Breaking: Attorney General of PA won’t defend marriage prohibition

From the NYT’s News Desk:

Pennsylvania’s attorney general, Kathleen Kane, said on Thursday that she would not defend the state against a lawsuit to overturn a ban on same-sex marriage.

The lawsuit, filed by the American Civil Liberties Union with 23 plaintiffs, including 10 gay and lesbian couples, two teenage children of one couple and a widow who lost her partner of 29 years, cites a ruling last month by the Supreme Court striking down the federal Defense of Marriage Act.

It was the first of a wave of lawsuits that activists are planning to file to expand the number of states allowing same-sex marriage, including in Virginia and North Carolina.

Attorneys general in Illinois and California have previously declined to defend their states in similar cases. In Pennsylvania, the general counsel’s office of Gov. Tom Corbett, a Republican, was seen as likely to pick up the defense.

Supreme Court strikes down DOMA, rules against Prop 8 defenders

In a landmark but mixed decision the US Supreme Court struck down a key provision of the Defense of Marriage Act that prohibited federal recognition of gay and lesbian couples. In a 5-4 decision written by Justice Anthony Kennedy the majority decision announced in plain terms that the law violated the Equal Protection Clause and was therefore unconstitutional. Kennedy is the lone moderate of the court and a maverick of civil rights jurisprudence. He has now written three of the Court’s most important decisions on civil rights for gays and lesbians, including Romer v. Evans, which struck down Colorado’s Amendment 2 in 1996, and Lawrence v. Texas, which invalidated all state laws criminalizing sodomy in 2003.

The court also made a procedural ruling in the California case, effectively ending the efforts of Prop 8 proponents to overturn the Federal District Court ruling that struck down Prop 8 because it violated the Equal Protection Clause. In his majority opinion Chief Justice Roberts denied that private citizens had standing to adjudicate the appeals of state laws, arguing the Court had never done that before and would not do it now. Since Prop 8 proponents are not state agents, they cannot appeal the ruling of federal district judge Vaughn Walker, who found it unconstitutional after a long and highly publicized trial. However, Roberts and the Court stopped short of making a substantive ruling on whether state laws and marriage amendments passed by states are constitutional, signaling that it would let states decide for the time being.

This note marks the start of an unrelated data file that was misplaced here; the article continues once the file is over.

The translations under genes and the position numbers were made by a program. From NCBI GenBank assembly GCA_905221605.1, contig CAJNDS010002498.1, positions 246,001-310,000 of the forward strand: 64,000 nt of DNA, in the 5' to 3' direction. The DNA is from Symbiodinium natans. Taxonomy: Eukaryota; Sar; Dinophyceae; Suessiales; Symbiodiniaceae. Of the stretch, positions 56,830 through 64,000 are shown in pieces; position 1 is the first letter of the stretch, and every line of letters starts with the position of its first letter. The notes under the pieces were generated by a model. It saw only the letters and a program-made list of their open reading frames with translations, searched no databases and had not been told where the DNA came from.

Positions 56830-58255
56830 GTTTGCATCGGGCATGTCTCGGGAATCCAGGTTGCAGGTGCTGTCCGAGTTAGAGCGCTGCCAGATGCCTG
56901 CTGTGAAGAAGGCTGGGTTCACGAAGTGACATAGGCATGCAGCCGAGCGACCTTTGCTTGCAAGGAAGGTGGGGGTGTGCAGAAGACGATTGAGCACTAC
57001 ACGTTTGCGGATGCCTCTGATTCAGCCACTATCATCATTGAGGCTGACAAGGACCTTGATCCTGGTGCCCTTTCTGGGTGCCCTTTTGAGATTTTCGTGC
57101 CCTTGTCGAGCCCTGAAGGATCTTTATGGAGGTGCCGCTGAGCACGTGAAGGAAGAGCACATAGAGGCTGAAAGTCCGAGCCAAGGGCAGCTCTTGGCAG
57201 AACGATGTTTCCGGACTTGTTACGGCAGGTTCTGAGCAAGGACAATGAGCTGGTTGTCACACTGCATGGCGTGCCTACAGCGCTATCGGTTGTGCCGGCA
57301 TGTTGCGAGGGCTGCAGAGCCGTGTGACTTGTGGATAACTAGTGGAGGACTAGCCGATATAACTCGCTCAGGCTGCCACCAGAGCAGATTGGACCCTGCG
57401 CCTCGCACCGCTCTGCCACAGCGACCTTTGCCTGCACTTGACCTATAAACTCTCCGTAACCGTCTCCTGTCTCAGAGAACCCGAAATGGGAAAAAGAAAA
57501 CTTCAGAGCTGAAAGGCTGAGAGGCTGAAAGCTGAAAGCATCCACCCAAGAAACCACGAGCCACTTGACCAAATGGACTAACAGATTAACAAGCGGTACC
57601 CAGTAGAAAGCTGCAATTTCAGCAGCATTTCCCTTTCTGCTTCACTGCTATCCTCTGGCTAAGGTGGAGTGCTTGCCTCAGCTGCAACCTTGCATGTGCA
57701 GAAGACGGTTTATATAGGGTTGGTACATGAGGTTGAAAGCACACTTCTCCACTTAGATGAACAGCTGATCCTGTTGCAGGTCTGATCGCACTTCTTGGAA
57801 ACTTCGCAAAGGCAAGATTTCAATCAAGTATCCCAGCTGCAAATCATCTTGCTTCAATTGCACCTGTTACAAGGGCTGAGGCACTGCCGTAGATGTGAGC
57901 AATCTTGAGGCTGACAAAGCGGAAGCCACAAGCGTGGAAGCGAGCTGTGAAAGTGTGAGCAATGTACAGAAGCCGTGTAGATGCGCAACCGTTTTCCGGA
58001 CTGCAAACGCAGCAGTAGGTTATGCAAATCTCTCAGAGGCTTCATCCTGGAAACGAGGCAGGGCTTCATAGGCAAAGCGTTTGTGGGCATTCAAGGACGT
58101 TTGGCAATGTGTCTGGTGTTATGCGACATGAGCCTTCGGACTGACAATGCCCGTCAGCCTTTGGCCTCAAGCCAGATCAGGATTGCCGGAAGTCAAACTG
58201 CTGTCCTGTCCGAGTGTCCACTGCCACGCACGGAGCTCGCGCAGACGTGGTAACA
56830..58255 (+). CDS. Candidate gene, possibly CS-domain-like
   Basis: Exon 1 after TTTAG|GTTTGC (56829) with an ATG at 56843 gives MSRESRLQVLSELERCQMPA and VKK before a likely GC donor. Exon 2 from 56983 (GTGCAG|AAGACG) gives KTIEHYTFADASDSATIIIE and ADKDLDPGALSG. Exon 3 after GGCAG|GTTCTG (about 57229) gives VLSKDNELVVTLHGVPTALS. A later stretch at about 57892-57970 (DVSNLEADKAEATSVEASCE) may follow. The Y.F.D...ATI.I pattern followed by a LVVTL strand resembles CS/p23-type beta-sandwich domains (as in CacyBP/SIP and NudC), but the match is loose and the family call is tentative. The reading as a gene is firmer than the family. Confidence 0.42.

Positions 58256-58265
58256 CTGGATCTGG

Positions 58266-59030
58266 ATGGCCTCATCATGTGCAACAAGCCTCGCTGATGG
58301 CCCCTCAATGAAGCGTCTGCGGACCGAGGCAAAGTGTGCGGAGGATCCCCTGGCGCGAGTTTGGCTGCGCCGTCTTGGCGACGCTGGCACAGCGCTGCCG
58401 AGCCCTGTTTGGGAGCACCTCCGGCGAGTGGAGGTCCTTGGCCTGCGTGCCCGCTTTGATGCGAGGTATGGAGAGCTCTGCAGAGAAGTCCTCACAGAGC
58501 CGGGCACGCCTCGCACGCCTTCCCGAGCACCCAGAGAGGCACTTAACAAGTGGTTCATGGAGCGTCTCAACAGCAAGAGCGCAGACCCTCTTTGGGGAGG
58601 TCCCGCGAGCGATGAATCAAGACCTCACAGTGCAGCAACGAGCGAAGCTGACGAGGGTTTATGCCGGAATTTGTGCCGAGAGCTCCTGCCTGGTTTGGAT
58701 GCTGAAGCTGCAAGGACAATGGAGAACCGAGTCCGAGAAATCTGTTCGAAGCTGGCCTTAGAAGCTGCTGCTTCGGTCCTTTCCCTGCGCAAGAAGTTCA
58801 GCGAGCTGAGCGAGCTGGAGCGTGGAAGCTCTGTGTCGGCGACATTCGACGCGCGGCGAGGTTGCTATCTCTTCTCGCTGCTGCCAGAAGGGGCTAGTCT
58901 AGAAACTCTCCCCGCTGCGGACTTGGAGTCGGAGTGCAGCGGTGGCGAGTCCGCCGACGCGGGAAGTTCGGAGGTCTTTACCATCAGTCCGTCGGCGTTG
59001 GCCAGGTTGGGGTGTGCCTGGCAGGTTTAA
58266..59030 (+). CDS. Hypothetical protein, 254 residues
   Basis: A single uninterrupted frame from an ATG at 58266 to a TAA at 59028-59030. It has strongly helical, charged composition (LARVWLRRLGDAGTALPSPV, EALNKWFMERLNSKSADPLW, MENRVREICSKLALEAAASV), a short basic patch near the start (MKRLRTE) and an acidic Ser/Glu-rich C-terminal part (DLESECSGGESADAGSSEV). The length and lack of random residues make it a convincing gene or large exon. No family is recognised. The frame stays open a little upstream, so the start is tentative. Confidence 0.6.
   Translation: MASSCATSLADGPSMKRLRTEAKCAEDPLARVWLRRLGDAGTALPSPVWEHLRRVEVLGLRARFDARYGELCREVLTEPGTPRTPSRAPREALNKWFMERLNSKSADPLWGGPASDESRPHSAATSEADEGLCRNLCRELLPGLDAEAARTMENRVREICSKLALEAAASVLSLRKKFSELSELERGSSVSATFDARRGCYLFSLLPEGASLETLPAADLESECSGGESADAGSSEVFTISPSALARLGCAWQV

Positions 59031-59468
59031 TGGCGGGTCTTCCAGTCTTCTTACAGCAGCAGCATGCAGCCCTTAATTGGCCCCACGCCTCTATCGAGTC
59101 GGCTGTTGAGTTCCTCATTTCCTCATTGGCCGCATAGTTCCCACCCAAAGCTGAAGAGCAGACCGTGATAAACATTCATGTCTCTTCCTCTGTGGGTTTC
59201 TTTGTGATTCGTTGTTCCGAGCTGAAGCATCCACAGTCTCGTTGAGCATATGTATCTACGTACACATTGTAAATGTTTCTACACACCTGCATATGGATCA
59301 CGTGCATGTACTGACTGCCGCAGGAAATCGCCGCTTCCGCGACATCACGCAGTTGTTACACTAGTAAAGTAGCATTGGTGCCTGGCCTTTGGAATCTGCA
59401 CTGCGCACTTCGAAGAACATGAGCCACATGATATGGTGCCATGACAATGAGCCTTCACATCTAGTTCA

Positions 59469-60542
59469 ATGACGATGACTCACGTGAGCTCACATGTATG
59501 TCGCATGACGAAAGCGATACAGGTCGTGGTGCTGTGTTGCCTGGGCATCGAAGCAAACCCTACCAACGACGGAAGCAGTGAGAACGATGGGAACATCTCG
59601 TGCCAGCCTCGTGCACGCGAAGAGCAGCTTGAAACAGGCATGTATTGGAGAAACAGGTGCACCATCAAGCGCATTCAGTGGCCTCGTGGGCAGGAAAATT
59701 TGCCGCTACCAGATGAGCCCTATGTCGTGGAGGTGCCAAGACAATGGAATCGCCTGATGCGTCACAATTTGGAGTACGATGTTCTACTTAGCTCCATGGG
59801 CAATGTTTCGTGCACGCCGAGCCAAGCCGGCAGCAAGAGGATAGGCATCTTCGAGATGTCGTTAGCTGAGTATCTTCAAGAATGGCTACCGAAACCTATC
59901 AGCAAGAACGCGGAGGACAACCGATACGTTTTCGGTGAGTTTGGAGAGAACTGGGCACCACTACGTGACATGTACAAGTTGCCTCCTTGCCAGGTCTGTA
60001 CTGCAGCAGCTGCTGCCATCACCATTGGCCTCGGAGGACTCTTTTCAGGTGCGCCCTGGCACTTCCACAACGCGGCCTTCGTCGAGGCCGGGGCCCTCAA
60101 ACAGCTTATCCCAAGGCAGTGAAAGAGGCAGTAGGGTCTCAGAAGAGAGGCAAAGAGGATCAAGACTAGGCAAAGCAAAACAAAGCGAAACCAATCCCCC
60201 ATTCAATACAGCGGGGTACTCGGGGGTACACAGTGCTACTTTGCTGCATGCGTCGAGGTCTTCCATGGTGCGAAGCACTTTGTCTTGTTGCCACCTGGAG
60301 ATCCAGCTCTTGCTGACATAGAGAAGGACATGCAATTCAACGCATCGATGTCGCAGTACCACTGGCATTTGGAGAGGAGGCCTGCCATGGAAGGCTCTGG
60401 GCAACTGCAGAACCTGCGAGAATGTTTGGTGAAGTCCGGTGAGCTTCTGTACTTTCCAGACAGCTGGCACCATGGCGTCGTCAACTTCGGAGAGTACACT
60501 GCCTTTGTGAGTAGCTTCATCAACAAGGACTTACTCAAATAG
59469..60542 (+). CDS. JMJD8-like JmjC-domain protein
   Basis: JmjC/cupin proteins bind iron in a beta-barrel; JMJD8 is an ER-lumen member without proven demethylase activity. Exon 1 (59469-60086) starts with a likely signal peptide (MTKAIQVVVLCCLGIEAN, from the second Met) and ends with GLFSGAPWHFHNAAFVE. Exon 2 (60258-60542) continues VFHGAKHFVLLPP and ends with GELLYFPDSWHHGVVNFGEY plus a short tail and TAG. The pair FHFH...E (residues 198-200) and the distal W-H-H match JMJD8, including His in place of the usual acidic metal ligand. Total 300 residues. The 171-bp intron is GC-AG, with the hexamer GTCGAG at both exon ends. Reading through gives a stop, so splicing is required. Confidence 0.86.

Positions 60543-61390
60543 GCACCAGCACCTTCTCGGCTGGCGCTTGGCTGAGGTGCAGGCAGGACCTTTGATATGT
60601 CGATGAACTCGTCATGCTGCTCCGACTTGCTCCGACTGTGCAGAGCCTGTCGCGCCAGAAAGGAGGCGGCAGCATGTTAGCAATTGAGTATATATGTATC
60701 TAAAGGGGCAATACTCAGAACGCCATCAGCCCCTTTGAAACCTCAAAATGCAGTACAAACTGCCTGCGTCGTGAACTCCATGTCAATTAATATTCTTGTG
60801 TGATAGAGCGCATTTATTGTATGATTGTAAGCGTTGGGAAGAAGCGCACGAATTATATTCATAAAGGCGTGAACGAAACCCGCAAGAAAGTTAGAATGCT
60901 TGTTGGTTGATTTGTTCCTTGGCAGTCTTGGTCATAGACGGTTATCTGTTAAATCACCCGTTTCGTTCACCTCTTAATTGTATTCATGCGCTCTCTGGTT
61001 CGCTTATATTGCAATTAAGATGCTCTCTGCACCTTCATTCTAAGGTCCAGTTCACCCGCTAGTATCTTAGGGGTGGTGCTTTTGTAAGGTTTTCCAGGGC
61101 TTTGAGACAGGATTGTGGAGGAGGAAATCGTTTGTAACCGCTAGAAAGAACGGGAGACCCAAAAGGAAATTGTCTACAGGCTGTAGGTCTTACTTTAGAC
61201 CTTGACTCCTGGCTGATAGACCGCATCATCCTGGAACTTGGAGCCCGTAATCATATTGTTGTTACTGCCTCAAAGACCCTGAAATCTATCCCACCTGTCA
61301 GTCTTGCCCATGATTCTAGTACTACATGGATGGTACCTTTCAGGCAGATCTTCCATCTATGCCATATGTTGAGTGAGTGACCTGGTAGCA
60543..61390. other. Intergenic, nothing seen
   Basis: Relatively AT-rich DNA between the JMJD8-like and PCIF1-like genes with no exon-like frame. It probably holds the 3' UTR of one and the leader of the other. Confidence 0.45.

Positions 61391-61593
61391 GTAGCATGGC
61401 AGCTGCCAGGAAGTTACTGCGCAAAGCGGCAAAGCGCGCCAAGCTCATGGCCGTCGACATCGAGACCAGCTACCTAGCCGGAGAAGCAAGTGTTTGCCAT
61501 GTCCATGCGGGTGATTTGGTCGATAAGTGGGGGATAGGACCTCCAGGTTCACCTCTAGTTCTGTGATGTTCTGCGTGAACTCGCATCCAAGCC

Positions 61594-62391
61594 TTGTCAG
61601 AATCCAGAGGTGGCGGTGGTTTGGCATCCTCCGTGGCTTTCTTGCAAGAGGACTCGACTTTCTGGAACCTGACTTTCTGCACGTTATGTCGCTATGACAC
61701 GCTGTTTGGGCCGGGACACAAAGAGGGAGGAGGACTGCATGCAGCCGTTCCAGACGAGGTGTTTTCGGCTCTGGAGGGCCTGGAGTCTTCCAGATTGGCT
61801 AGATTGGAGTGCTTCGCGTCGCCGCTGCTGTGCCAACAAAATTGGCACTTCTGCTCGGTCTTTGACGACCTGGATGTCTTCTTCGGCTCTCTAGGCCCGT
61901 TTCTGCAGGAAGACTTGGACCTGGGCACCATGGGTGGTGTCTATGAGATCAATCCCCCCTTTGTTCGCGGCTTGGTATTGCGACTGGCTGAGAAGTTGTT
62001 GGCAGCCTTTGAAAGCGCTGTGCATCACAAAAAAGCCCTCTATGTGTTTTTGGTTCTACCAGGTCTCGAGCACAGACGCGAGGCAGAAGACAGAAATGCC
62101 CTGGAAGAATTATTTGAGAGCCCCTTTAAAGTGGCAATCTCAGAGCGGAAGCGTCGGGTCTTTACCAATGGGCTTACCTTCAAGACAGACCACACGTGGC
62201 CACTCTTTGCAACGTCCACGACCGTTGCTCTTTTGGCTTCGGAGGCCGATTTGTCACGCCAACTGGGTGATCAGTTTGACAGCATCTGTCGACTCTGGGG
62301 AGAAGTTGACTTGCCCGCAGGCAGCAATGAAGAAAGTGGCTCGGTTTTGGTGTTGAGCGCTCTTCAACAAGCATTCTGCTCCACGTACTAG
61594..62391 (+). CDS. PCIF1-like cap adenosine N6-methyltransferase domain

The combined ruling of the two cases is seen as a victory by the LGBT community, particularly in California where the state assembly passed legislation allowing gay and lesbian couples to marry only to have the referendum Prop 8 overturn that legislation by small margins. This left the state in a strange place where many couples got married when it was legal, only to have other couples denied the same rights to marry several months later. Today, Gov. Jerry Brown ordered state agencies to prepare for issuing civil marriage licenses to all Californians regardless of their sexual orientation and gender, and he admonished the 9th Circuit Court of Appeals to lift its injunction while Prop 8 was being appealed.

SCOTUS upholds ACA, including individual mandate for the uninsured

In a surprising ruling the Supreme Court today announced that the Americans With Care Act (ACA) is, in fact, constitutional according to the broad tax authority granted Congress by the Constitution.